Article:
McCain spent four years working in the North before she moved down to Texas, where she also earned a mechanical degree and her NICET Level III. “I had to earn that,” she remembers. “My first job interview I was asked about it because a state law had just passed requiring each contracting office to have a NICET Level III on staff. I’m proud to say that I burned the midnight oil and learned, and earned the 34th license. For a long while I was the only woman with that accomplishment in the state.”
McCain eventually came to join Urban Fire Protection and now serves as vice president and general manager for the Houston office. She has also been an active member of the industry, serving on the Construction Industry Council for Houston and holding a variety of offices for the Fire Sprinkler Contractors Association of Texas (FSCATX) since 1983. She has been executive director of the association for many years now.
Though McCain is still going (part-time) strong at 75, she does look forward to retirement. “I’m trying to bring the younger generation and newer people into FSCATX,” she comments. The association honored her last year with its inaugural “Champion of the Fire Sprinkler Industry” award.
“I don’t understand why there aren’t more women in this industry,” McCain comments. “It’s a great job for a woman. We [FSCATX] participate in the Construction Industry Foundation’s Career Day in Dallas and I always tell high school girls who come through that it’s a great industry. You can work in the field, as a designer, in management – this is probably the only industry I can think of that’s so open to women coming into it, but few do. You can make good money and I’ve never been without a job.”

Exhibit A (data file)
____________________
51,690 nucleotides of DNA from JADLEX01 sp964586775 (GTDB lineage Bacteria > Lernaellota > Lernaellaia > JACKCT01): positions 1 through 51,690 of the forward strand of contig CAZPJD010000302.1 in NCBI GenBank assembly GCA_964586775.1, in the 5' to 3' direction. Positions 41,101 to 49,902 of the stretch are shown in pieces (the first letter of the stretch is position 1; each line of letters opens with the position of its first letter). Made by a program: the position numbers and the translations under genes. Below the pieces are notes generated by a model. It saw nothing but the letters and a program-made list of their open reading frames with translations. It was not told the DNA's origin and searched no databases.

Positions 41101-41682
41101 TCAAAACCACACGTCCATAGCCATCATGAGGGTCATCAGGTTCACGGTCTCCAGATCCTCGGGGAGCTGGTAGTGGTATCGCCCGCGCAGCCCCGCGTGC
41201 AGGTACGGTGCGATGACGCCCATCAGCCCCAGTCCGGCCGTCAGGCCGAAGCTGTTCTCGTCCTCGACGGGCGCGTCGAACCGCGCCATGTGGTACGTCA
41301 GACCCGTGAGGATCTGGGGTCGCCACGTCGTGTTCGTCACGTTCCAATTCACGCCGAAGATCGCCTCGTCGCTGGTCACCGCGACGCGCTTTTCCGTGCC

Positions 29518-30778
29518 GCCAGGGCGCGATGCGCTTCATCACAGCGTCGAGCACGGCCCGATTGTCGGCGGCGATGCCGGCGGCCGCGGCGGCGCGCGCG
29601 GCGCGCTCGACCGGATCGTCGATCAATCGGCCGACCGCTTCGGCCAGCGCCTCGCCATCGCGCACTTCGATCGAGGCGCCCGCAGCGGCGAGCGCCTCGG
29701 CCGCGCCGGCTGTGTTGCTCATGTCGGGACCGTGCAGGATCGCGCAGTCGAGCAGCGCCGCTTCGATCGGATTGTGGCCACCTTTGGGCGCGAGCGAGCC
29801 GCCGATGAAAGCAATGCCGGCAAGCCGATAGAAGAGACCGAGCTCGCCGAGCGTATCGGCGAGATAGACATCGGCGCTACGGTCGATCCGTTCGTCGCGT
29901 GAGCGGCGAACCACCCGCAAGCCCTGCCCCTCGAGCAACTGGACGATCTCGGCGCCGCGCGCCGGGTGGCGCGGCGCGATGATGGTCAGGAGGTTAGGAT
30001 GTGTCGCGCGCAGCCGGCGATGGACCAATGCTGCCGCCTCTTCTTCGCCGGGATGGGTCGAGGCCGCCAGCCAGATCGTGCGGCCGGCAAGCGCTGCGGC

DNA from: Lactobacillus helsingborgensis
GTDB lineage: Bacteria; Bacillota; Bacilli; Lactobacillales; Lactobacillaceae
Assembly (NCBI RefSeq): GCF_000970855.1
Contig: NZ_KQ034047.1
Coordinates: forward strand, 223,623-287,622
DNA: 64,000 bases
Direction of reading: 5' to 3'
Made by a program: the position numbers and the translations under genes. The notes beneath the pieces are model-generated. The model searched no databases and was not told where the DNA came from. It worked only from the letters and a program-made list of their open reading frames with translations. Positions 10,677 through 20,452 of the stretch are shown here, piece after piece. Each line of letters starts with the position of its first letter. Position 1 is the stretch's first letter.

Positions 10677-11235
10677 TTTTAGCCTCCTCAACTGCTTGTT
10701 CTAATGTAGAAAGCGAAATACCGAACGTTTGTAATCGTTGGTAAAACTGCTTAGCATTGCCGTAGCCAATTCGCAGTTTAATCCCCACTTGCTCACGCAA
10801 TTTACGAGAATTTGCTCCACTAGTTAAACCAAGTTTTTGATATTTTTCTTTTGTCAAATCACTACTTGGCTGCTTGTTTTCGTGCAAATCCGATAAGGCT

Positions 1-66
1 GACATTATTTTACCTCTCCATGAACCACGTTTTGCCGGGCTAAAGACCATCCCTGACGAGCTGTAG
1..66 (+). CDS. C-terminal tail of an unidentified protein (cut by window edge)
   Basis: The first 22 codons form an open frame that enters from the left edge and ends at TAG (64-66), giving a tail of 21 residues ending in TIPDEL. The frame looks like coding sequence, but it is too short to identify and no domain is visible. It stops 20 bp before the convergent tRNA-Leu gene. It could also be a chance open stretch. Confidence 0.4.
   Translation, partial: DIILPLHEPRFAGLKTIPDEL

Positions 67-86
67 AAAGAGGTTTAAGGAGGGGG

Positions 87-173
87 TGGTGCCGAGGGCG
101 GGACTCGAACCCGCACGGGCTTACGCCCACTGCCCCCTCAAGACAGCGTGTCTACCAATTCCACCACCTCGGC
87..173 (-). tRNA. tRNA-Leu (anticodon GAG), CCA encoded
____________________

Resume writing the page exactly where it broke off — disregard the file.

Some notes of advice from McCain? “You’d better have a good sense of humor! Also, don’t be afraid to start at the bottom and find yourself a mentor or someone willing to help you get through the rough spots. Take every opportunity that presents itself and keep learning; I still learn stuff every day!
“As a woman in a male-dominated industry, you have to work harder and be smarter. You have to know how to get along with men and work in that atmosphere. You have to learn how to present yourself so that the men respect you,” she advises.
There is no doubt that more women are entering the construction and fire protection industries. These women and others are leaders in their fields, and with their mentorship, many other women will come to know the benefits and value of working in such a rewarding career. As McCain says: “I’m just glad I’m still here and the fact that I like what I’m doing. Every day is different; I think that fire protection gives you a lot of opportunities.”